South African general election, 2004

South African general election, 2004

Infobox Election
election_name = South African general election, 2004
country = South Africa
type = parliamentary
ongoing = no
previous_election = South African general election, 1999
previous_year = 1999
next_election = South African general election, 2009
next_year = 2009
seats_for_election = All 400 seats to the National Assembly of South Africa
election_date = 14 April 2004

leader1 = Thabo Mbeki
party1 = African National Congress
leaders_seat1 = National (Party-list)
last_election1 = 266 seats, 66.35%
seats1 = 279
seat_change1 = +13
popular_vote1 = 10,880,915
percentage1 = 69.69%
swing1 = +3.34%

leader2 = Tony Leon
party2 = Democratic Alliance (South Africa)
leaders_seat2 = National (Party-list)
last_election2 = 38 seats, 9.56%
seats2 = 50
seat_change2 = +12
popular_vote2 = 1,931,201
percentage2 = 12.37%
swing2 = +2.81%

title = President
before_election = Thabo Mbeki
before_party = African National Congress
after_election = Thabo Mbeki
after_party = African National Congress

Legislative elections were held in South Africa on Wednesday, 14 april 2004. The African National Congress (ANC) of President Thabo Mbeki, which has been in power since the end of the apartheid system in 1994, was re-elected with an increased majority.

These were the third elections held since the end of the apartheid era. The South African National Assembly consists of 400 members, elected by proportional representation. Two hundred members are elected from national party lists, the other 200 are elected from party lists in each of the nine provinces. The President of South Africa is chosen by the National Assembly after each election.

The ANC, which has been in power since 1994, obtained 69.7% of votes cast on the national ballot, theoretically allowing them to change the constitution — though they have pledged not to. About 56% of eligible voters took part in the election, with the ANC receiving support from about 38% of all eligible voterscite web|url= |title=South Africa: A disillusioned democracy |accessdate=2006-09-21 |last=McKinley |first=Dale T. |date=2004-04-29 |work=Green Left Weekly ] .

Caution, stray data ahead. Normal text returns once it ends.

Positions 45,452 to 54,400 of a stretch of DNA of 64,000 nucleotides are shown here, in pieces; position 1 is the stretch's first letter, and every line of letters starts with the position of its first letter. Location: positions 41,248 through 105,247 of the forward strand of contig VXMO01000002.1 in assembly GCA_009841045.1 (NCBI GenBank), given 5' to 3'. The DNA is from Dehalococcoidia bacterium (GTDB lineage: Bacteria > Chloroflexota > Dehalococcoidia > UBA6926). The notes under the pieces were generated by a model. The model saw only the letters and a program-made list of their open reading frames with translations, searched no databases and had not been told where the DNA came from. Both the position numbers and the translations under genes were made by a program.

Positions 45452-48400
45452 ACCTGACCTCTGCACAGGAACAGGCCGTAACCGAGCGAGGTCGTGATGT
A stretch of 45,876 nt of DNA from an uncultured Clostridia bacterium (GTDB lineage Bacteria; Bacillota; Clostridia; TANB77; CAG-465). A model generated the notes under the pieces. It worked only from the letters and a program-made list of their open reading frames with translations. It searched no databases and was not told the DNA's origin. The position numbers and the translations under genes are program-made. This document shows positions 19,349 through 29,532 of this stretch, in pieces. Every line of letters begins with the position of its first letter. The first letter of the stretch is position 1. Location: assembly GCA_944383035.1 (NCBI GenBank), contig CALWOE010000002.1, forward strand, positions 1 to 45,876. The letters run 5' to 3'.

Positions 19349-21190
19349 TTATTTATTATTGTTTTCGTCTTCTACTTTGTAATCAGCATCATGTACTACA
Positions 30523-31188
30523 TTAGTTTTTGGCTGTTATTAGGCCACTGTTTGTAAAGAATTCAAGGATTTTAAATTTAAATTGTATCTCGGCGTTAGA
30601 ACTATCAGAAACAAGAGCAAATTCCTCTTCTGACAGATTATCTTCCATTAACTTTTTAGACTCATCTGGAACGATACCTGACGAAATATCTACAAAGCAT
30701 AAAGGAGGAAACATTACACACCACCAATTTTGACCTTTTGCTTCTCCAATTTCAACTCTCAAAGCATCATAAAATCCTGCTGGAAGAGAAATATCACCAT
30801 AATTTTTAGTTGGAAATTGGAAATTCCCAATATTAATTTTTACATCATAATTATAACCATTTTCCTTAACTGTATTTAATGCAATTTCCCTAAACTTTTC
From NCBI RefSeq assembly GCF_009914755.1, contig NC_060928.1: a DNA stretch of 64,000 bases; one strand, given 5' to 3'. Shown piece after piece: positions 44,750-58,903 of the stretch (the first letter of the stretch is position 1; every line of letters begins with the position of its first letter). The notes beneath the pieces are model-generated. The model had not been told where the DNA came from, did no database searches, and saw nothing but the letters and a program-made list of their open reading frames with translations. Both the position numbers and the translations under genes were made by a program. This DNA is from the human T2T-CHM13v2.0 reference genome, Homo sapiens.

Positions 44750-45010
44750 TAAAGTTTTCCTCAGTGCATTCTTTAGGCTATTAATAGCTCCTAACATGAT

The main opposition party, the Democratic Alliance, also obtained an increased percentage on the national ballot, most likely from former supporters of the New National Party, possibly losing some support to Patricia de Lille's new Independent Democrats. The New National Party, a descendant of the ruling party of the apartheid era, lost most of their support, dropping from 6.9% in 1999 to 1.7% (it was 20.4% in 1994), many of their supporters being unhappy with their alliance with the ANC. The Independent Democrats surprised many observers by obtaining more votes than the New National Party, becoming the fifth largest party. The Inkatha Freedom Party lost some support, including the majority in their stronghold province of Kwazulu-Natal, while the United Democratic Movement also lost support, barely hanging on as opposition in their stronghold, the Eastern Cape.

Final results

Contested seat

The first official results were successfully challenged by the ACDP, resulting in them gaining one of the two seats previously awarded to AZAPO. Thus AZAPO only got one seat. []

Corruption allegations

South African national police commissioner Jackie Selebi told the South African Parliamentary "ad hoc" committee on safety and security that the police had arrested a group of people alleged to have links with Al-Qaida five days before the elections suspected to be trying to disrupt the election. Work by the South African police service led to the arrests of people in Jordan, Syria, and the United Kingdom. Quantities of South African passports were found in London indicating corruption in the Department of Home Affairs [,2172,80595,00.html/1]


External links

* [ Official IEC election results]
* [ South African general election, 2004 on]
* [ Election results from the South African Broadcasting Corporation]

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